's new book, Machiavelli's Politics
(University of Chicago Press
, 2017), systematically analyzes all the texts that Machiavelli wrote, exploring each text individually, but also as part of Machiavelli's more expansive teaching as a philosopher, but more precisely as a philosopher of politics. Zuckert examines not only Machiavelli's own work, but she also integrates the vast scholarship of Machiavelli's work, exploring others scholars assessment of Machiavelli's particular project in each work and also the broader interpretation of Machiavelli as a political thinker. Machiavelli's reputation has long been a caricature of his actual work and teaching, and Zuckert's book delves into not only the reason for his reputation, but also how and where it is derived in the texts themselves, often at the expense or in the absence of attention to corresponding teachings in other texts, especially texts beyond The Prince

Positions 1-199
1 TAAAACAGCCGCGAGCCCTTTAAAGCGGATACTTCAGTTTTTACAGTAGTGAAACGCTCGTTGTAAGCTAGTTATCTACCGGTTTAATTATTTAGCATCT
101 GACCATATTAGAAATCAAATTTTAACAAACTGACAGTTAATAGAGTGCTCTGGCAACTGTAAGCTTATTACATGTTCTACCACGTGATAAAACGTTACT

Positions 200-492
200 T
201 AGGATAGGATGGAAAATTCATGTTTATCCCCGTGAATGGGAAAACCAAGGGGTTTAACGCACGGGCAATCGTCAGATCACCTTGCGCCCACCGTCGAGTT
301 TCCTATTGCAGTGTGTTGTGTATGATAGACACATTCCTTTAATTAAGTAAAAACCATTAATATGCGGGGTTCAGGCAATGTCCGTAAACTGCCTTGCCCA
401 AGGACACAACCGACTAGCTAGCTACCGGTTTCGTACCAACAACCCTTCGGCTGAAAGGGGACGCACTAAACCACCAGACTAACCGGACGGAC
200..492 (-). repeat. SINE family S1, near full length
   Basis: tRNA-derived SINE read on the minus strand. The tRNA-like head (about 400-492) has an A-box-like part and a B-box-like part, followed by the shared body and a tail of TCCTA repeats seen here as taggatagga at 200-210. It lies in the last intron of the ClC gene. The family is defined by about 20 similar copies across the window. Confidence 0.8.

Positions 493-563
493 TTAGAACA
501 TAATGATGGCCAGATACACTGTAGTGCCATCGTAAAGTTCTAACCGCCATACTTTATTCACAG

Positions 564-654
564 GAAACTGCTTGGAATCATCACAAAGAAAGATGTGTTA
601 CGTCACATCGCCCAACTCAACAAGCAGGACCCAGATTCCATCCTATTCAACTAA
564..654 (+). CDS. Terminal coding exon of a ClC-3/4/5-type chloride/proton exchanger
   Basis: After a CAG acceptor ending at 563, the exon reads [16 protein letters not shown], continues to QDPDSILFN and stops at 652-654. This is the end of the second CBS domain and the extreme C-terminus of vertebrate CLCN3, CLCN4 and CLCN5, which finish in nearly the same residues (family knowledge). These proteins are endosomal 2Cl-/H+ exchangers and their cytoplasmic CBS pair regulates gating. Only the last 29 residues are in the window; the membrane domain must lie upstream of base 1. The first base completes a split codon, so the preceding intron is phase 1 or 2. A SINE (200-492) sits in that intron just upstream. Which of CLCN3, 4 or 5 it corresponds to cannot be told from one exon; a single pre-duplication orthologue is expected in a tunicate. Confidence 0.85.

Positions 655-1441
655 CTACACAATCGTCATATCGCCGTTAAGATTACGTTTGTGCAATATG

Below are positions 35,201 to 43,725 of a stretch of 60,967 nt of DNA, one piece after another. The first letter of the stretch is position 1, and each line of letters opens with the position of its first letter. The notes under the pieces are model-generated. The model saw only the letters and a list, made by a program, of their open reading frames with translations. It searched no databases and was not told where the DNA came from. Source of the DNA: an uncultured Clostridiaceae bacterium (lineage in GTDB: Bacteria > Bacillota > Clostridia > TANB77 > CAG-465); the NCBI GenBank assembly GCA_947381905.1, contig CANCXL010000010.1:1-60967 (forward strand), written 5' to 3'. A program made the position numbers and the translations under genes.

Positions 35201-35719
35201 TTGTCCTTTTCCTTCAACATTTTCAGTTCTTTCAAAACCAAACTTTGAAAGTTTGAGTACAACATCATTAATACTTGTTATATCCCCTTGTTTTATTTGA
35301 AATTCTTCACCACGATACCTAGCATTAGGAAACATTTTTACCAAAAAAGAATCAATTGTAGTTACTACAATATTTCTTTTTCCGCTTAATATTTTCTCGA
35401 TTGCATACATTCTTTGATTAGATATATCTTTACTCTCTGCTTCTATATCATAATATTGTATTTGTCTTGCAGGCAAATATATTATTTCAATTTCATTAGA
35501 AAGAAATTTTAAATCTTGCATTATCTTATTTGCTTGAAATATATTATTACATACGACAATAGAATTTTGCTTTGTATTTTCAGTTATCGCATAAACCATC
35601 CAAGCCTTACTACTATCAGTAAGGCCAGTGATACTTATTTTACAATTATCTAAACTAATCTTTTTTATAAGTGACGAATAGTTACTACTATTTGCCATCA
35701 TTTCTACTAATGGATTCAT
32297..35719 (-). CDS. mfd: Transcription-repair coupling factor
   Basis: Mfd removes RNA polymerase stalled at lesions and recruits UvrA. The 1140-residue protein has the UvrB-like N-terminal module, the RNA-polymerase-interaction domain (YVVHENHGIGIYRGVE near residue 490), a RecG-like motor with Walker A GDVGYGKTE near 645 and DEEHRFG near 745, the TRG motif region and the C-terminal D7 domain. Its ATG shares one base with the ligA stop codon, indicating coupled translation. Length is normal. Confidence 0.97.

. Zuckert not only pays attention to the texts themselves and the myriad other works of scholarship and analysis, she also unpacks the historical data that Machiavelli integrates into his work while focusing on the ways in which the texts are dedicated, to whom, and how these aspects of the texts are important to understanding the content as well.
By exploring all of Machiavelli's works, and how they connect to each other and refract the teaching in each text, Zuckert goes on to elucidate Machiavelli's political project, which she explains provides a kind of teaching that is distinct from classical theorists as well as those who came after Machiavelli and who wrote in a much different manner. Machiavelli's Politics
is not only a beautifully written book, clear and complex simultaneously, it is an extraordinary resource with extensive integration of other works and scholars who have delved into analyzing and considering Machiavelli's works over multiple centuries from a variety of disciplinary perspectives.